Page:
Updated: Over the weekend the planned unveiling of the bill on Monday was put on hold. Read more about what happened here.
Just don’t call it a cap and trade program. That’s what three Senators — John Kerry, Lindsey Graham and Joe Lieberman — are trying to avoid when they introduce a pared down Senate energy bill, reportedly as soon as Monday. The Senate bill would only implement a cap and trade program for electricity-producing utilities initially, reports Bloomberg, though it won’t be called that because cap and trade has “become a dirty word.”
The not-to-be-named cap and trade program would exempt manufacturers until 2016, and will not include the agriculture industry. Oil companies would have to obtain some kind of pollution permits but they won’t be trading on the carbon market like other emitters (still unclear what’s going on there), reports Mother Jones. Bloomberg explains it as the oil industry would get “free pollution allowances that would expire by a certain date, after which allowances would have to be purchased.”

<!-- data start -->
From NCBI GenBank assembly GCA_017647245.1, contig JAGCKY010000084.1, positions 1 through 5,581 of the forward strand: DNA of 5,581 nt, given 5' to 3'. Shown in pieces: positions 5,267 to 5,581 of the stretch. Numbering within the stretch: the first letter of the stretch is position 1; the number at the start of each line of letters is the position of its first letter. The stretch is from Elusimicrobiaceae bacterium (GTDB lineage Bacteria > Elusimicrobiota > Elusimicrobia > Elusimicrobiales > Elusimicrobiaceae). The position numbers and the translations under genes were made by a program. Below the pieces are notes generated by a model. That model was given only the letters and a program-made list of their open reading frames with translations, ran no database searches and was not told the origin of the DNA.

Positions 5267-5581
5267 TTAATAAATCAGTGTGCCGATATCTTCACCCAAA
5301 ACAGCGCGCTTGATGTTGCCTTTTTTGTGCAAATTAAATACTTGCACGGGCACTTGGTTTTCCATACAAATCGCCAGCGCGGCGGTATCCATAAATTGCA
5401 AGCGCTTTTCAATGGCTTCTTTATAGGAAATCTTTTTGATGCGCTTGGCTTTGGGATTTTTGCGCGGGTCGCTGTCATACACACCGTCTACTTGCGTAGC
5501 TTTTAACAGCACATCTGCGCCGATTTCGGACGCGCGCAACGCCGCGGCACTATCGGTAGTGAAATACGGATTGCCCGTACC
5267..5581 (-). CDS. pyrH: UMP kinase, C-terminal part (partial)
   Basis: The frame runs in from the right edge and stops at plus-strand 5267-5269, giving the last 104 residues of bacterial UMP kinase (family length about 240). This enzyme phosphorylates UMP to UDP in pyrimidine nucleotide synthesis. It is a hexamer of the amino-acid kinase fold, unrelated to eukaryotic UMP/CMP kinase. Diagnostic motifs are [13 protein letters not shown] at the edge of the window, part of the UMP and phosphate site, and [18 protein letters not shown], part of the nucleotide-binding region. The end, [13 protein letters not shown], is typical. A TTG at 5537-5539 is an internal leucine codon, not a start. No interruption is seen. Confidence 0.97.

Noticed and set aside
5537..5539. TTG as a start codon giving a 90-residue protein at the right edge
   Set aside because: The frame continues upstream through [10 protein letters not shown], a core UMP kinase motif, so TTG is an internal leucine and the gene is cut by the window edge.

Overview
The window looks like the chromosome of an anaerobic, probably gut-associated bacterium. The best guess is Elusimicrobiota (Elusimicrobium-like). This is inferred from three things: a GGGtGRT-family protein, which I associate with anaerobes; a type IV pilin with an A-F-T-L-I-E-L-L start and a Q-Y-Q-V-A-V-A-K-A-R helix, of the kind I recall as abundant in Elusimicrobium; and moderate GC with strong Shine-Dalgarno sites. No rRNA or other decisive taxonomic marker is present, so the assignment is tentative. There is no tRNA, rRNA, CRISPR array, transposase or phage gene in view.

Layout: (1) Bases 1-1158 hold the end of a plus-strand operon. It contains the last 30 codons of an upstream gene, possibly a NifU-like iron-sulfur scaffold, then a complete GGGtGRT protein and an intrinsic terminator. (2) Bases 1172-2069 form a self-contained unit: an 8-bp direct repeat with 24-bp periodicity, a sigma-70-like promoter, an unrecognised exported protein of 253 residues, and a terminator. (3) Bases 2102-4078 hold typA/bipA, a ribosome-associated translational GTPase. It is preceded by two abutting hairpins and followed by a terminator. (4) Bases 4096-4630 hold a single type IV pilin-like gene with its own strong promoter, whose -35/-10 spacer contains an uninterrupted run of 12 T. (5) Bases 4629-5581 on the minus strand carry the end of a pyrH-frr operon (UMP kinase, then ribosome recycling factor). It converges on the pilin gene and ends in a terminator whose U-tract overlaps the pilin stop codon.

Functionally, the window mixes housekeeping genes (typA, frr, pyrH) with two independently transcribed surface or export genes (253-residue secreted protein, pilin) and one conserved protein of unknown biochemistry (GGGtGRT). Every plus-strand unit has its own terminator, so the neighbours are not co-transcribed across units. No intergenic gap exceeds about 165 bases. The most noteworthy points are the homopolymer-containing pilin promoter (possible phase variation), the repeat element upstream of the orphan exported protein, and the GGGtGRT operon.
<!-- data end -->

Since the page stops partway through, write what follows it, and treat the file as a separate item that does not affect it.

Another big kicker is that the bill would overturn the Environmental Protection Agency’s ability to regulate carbon under the Clean Air Act, and would not enable states to set harsher emissions standards than the federal government, says Mothers Jones. States like California are not going to be happy about that one (I’ll ask California gubernatorial candidate Jerry Brown what he would do about this at our Green:Net conference on April 29).
Three out of the five major oil companies are supporting the bill, reports Mother Jones. The reported Senate bill represents a significant compromise and paring back to the Waxman Markey bill — or the The American Clean Energy and Security Act of 2009 — that the House passed back in June, and which called for a industry-wide, national, cap and trade system.
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